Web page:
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AWS Educate. Not to be outdone, AWS also offers some free cloud services to students and educators. These seem to be in terms of free cloud credits, which if managed properly can go a long way. AWS also delivers an educational program that can be combined with an AP class in Computer Science if your high school wants to participate.

 

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Google Cloud Platform (GCP) also has education grants available for computer science majors at accredited universities. These seem to be the most restrictive of the three as they are available for Computer Science Majors only at accredited universities.

GCP does also offer training, but from what I can find I don’t see any free training offerings. If you want some hands on training you will have to register for some classes. The plus side of this is that these classes all seem to be instructor led, either online or in an actual classroom. The downside is I don’t think a lot of 13 year olds are going to shell out any money to start developing on the CGP when there are other free training opportunities available on AWS or Azure.

For the ambitious young student, the resources are certainly there for you to be the next Doogie Howser of Cloud Computing.

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Your student could be the next Doogie Howser of Cloud Computing with free training and cloud computing resources

First impression of the new Gmail Interface

As a Mac user I have been a little frustrated with using Gmail as there really is no Gmail user experience on the Mac as good as running Outlook 2016 on Windows 10 with G Suite Sync for Microsoft Outlook. I had high hopes for Outlook 2016 for Mac and I was an early adopter once they lit up the preview of Gmail integration that allowed you to sync both calendars and email, but it fell short in one major area.

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There were a few rough edges in the preview, but for the most part it was working as advertised. However, the one big stumbling block for me is there is no way to limit the amount of email that Outlook will download and store locally. This is a very basic feature that Outlook on Windows users get when they use G Suite Sync to sync the Gmail account to Outlook on Windows.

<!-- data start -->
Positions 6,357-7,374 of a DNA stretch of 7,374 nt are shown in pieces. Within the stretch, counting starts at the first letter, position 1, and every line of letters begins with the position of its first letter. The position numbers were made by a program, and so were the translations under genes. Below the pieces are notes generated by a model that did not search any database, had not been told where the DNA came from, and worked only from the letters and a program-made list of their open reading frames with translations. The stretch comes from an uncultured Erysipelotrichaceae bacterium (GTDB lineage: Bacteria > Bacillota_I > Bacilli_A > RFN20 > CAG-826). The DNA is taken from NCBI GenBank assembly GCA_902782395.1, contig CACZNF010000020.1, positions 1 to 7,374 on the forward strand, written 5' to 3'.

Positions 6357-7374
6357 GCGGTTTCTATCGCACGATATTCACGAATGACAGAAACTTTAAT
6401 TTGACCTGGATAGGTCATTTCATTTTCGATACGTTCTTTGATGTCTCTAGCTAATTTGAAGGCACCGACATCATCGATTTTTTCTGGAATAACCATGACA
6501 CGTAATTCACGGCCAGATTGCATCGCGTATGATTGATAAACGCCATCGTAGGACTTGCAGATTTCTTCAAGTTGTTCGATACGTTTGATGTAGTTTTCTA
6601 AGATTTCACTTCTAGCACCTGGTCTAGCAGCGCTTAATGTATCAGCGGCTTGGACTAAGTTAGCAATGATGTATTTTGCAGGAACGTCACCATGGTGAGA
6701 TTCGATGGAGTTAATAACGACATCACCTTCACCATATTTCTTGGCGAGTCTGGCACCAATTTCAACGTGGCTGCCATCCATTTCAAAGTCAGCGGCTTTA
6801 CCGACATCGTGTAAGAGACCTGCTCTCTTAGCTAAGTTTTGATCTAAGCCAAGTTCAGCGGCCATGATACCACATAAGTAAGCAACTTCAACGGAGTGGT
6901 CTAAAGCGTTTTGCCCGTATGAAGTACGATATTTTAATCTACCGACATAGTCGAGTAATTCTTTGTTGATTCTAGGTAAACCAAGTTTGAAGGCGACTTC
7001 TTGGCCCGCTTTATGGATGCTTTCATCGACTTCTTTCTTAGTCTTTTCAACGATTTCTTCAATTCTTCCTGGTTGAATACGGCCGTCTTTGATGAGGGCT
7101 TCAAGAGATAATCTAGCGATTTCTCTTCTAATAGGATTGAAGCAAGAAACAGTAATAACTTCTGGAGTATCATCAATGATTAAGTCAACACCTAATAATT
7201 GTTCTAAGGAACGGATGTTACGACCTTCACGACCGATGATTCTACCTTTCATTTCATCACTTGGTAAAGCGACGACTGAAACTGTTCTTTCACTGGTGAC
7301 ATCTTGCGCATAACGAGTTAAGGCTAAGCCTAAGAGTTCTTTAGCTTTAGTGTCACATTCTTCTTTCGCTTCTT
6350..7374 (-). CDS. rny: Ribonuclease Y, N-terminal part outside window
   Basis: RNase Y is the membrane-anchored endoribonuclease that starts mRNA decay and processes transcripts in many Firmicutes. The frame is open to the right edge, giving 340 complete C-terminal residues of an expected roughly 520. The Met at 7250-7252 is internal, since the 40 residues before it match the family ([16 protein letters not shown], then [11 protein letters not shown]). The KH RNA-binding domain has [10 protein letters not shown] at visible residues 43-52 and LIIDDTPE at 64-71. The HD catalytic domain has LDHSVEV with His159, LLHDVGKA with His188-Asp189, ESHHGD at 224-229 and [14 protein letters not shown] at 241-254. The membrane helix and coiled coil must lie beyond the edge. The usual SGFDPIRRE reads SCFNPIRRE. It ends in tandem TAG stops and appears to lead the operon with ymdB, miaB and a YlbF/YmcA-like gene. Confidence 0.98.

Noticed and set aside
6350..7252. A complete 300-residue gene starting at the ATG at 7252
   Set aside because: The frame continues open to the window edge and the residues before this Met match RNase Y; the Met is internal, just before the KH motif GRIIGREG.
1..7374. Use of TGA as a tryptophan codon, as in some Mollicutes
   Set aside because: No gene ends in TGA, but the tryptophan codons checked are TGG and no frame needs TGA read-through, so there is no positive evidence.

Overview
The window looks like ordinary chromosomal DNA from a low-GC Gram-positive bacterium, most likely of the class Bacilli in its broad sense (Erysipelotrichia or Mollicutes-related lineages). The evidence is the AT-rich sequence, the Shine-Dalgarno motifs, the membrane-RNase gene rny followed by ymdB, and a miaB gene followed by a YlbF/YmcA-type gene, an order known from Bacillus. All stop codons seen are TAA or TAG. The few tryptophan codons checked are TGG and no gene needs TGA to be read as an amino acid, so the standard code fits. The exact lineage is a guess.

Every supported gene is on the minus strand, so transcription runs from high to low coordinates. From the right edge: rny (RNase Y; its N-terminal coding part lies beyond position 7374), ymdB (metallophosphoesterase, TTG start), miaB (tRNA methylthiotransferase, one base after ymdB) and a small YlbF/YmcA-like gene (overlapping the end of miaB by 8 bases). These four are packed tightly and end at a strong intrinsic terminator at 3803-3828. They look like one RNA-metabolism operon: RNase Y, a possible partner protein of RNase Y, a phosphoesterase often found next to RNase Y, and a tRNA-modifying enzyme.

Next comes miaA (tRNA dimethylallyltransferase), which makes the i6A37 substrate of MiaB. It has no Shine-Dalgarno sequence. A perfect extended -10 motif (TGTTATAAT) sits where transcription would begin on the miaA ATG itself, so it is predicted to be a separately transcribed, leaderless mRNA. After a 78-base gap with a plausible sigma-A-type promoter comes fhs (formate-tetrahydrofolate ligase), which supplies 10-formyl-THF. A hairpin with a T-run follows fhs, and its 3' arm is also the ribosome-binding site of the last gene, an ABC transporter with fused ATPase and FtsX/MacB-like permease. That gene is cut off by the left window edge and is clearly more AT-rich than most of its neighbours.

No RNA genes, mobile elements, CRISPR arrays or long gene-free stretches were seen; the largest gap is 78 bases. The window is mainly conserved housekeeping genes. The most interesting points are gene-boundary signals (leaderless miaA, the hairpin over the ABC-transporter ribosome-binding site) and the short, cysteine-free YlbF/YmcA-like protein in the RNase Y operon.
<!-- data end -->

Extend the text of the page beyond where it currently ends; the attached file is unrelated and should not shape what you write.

When they implement that feature I’ll give it another try, but for now Outlook really isn’t an option for a email hoarder like me, especially given the relatively small size of the flash drives in the MacBook Pro.  If you are reading this and they added that feature drop me a note and I’ll give it another try.

For a while I was keeping a Windows VM around just to use Outlook. After a while I realized that this was just a little ridiculous and I decided to cut the cord and go cold turkey…no more Outlook.  I forced myself to embrace the Google web interface and just lived without the niceties of how well Outlook Contacts, Calendar and Emails integrated seemlessly.

Honestly I hated it. My inbox never seemed to get empty, and all my tools that integrated WebEx, Calendars and email just weren’t there, or maybe I just didn’t know how to use it properly, or know what Chrome extensions to use. But I suffered through and sucked it up.

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Then I stumbled upon Inbox by Google, I think by accidentally typing inbox.google.com rather than mail.google.com. My first impression was “wow, this looks really nice”. I didn’t know much about it so I did a little reading and quickly downloaded the iOS version. Obviously if you know anything about Inbox you know it has actually been publicly available since May of 2015.

If I think way back to 2014 I think I may have had a friend send me an invite to the private preview and I may have even looked at it. But at that time I was a tried and true Windows 7 and Office 2010 user, so some new web interface to check Gmail really didn’t interest me.